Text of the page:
Sugar sugar

Sugar sugar (Photo credit: dhammza)

Yesterday I spoke of Donald Boudreaux’s incendiary response to an ignorant congressman from California on the matter of sugar subsidies. But now I’d like to focus on why, despite the congressman’s economic ignorance over the matter, the issue is moot. Sugar are here to stay.

Boudreaux quotes today from another writer who is an expert on the issue:

Import restrictions have kept domestic sugar prices at roughly twice the world price.  The General Accounting Office estimated that domestic sugar producers reaped about $1 billion in 1998 as are result of this policy.

No, let’s express it properly: consumers of sugar in the United States paid twice as much as they would have if there were a free market in sugar. Twice as much.

And where does that $1 billion go?

However, 42 percent of the total benefits to sugarcane and sugar beet growers went to just one percent of all producers; indeed, just seventeen sugarcane farms collected over half of all the cane growers’ benefits.

Seventeen farmers got half! Seventeen, versus the millions of Americans who are addicted to sugar. That’s why the will remain firmly in place. Who’s going to bother marching on Washington over unfair subsidies that cost them…what?…$2 a pound? Dr. Oz says the average American consumes 150 pounds of sugar a year. So they spend, directly and indirectly, $300 a year on getting their sugar fix. That’s twice what they would in a free market. They’re an extra $150 a year to subsidize seventeen farmers. Who cares?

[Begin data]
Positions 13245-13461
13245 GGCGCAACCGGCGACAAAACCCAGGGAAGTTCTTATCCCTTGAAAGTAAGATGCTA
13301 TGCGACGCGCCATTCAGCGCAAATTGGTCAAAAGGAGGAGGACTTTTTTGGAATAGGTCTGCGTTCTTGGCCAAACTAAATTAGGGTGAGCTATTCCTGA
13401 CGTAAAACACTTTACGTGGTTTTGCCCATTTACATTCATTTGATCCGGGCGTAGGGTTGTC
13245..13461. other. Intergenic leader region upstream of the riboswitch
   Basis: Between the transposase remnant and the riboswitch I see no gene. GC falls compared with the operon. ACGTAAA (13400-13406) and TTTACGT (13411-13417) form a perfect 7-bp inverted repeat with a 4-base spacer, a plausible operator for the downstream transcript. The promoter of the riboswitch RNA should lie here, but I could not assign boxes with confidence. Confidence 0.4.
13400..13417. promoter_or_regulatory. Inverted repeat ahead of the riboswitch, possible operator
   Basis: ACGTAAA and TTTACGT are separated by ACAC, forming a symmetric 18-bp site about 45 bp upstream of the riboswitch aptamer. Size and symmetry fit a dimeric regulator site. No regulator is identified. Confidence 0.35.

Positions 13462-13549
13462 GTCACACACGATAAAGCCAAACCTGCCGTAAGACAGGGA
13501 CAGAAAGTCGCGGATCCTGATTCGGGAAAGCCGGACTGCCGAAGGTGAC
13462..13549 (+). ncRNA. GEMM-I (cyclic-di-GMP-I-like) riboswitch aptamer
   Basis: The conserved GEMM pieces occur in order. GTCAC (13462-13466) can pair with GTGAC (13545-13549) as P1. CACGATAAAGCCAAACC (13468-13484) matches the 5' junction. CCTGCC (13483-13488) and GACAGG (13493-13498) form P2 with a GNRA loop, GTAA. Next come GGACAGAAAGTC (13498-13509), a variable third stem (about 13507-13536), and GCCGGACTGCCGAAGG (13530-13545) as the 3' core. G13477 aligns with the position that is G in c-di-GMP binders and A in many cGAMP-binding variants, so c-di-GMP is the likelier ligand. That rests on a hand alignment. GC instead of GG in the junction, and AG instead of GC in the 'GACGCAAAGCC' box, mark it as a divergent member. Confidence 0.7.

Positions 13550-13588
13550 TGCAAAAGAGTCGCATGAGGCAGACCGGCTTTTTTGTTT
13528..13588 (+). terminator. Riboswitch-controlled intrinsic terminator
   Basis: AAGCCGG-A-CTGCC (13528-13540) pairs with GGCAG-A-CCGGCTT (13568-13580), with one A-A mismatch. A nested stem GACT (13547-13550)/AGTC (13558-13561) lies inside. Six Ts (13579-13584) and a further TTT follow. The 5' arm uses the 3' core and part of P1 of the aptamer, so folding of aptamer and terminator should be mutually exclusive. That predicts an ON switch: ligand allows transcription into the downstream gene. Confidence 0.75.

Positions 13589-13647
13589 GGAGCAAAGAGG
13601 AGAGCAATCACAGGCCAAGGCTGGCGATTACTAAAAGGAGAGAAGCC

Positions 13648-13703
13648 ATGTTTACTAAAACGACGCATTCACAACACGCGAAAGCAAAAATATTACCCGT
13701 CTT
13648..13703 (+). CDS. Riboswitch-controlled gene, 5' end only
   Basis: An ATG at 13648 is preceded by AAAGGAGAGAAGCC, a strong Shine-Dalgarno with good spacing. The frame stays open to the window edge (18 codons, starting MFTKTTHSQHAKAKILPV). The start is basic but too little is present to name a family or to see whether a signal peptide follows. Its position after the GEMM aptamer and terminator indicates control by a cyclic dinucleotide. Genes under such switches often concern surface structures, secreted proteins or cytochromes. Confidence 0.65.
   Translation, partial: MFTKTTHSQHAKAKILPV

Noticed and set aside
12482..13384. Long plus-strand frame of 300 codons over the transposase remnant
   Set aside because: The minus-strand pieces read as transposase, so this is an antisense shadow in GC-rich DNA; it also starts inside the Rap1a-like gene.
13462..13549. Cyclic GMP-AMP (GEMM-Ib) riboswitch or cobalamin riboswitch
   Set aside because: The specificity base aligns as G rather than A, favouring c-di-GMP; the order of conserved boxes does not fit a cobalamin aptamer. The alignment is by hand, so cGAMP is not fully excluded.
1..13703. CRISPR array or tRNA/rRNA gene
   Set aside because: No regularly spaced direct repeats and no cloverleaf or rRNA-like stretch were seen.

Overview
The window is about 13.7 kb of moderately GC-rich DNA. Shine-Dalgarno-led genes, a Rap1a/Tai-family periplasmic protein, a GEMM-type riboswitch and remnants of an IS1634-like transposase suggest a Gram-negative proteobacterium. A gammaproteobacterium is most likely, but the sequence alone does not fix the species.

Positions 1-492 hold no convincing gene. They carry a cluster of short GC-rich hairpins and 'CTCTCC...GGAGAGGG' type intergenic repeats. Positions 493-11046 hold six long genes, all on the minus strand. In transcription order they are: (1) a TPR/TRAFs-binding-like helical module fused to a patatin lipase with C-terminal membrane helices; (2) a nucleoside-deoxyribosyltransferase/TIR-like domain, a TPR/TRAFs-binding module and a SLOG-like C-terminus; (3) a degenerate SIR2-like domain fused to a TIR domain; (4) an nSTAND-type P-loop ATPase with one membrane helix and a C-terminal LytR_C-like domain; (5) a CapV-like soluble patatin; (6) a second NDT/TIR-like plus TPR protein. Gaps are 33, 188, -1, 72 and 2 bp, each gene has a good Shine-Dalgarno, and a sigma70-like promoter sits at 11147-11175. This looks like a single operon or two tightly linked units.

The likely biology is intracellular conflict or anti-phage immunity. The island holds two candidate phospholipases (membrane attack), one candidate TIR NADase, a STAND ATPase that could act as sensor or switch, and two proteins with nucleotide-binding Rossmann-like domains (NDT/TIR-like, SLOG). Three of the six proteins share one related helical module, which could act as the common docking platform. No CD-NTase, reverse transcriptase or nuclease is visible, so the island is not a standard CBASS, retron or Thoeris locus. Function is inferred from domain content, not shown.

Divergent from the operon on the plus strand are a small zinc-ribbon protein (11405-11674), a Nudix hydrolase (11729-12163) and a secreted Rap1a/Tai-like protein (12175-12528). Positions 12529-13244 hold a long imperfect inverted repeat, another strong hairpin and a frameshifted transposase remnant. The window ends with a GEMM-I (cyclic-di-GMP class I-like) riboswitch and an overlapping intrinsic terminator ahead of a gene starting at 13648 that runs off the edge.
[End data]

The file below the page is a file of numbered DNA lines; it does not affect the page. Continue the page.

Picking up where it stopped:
Well, those seventeen farmers care, that’s for sure. They hire lobbyists and send contributions to their politicians and continue to bombard them with all the reasons (fake, false, misleading, inaccurate, etc. – see the congressman from California) why these make sense. Those politicians never hear from the Americans who are spending $150 a year extra. And so, the sugar subsidies stay:

The owners of these few farms have a powerful incentive to maintain the import restrictions.  Although the sugar policy imposes far larger costs on consumers of sweeteners ($1.9 billion [in 1998] according to the GAO) than are distributed to growers, consumers are far more numerous, and these costs are spread widely among them.

And their voices of protest are non-existent. So the stay in place.

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